TUESDAY, Oct. 3, 2006 (HealthDay News) -- Australian researchers say they've found a new marker for identifying aggressive prostate cancer.
"Men who have low levels of a marker called AZGP1 in the prostate at the time of [prostate removal] surgery have a greatly increased risk of developing metastatic cancer," Sue Henshall, leader of the prostate cancer research group at the Garvan Institute in Sydney, said in a prepared statement.
"This means two things: that these men could benefit from more aggressive treatment such as radiotherapy or chemotherapy around the time of surgery when they still have potentially curable cancer; and that patients with a low risk of developing metastatic disease will have the option of deferring treatments that have a negative impact on quality of life," Henshall added.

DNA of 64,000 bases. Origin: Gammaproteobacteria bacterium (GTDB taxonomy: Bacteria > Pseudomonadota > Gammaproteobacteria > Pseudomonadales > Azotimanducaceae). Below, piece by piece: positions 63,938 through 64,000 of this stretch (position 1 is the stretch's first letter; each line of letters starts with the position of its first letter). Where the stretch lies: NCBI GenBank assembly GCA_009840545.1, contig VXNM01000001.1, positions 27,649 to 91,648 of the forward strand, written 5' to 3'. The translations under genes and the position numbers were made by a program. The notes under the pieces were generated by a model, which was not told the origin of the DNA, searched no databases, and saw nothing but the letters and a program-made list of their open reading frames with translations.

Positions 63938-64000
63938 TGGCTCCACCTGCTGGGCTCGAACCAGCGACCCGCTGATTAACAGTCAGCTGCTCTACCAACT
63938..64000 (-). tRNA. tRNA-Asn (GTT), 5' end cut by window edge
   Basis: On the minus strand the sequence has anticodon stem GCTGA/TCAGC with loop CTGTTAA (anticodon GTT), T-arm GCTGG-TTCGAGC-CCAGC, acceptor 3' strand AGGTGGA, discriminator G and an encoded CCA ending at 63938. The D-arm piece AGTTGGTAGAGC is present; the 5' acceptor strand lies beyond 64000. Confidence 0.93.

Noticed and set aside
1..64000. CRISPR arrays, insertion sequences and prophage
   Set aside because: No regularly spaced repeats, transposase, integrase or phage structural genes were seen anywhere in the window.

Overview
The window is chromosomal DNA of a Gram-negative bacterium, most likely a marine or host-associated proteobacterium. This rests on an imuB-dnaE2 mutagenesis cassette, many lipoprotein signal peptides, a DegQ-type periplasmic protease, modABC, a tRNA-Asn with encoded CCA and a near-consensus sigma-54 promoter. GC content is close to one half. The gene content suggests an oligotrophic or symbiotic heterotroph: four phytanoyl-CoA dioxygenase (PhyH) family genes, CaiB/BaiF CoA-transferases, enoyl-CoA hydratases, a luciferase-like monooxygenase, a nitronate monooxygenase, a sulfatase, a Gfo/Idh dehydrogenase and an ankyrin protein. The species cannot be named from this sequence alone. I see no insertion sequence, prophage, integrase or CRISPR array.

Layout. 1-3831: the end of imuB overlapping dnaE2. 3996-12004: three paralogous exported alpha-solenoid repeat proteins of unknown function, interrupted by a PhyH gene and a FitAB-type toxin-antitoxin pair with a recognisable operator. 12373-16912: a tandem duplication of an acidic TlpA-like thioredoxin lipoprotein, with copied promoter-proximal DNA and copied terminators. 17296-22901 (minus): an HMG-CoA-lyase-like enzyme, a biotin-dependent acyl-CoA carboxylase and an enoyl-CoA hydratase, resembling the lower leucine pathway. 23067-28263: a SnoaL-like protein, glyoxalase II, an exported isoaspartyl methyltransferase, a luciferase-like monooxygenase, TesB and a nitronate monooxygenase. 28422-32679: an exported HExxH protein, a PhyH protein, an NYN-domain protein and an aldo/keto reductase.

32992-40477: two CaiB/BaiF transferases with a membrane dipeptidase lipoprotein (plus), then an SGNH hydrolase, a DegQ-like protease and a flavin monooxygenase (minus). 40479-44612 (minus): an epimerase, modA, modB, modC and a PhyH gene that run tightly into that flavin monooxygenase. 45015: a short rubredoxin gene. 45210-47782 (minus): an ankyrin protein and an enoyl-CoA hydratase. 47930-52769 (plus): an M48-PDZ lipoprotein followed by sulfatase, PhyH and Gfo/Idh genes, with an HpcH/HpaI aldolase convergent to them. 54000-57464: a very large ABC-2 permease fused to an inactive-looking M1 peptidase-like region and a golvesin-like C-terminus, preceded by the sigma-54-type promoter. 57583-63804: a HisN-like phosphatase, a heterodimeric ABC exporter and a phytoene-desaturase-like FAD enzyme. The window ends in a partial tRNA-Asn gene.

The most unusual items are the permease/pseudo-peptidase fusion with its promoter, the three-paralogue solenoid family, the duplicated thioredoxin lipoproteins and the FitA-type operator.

The study was published in the Oct. 4 issue of the Journal of the National Cancer Institute.
The next step of this research is to study the association between AZGP1 levels and metastatic cancer in prostate cancer patients who don't have surgery, the researchers said.
The American Cancer Society has more about prostate cancer.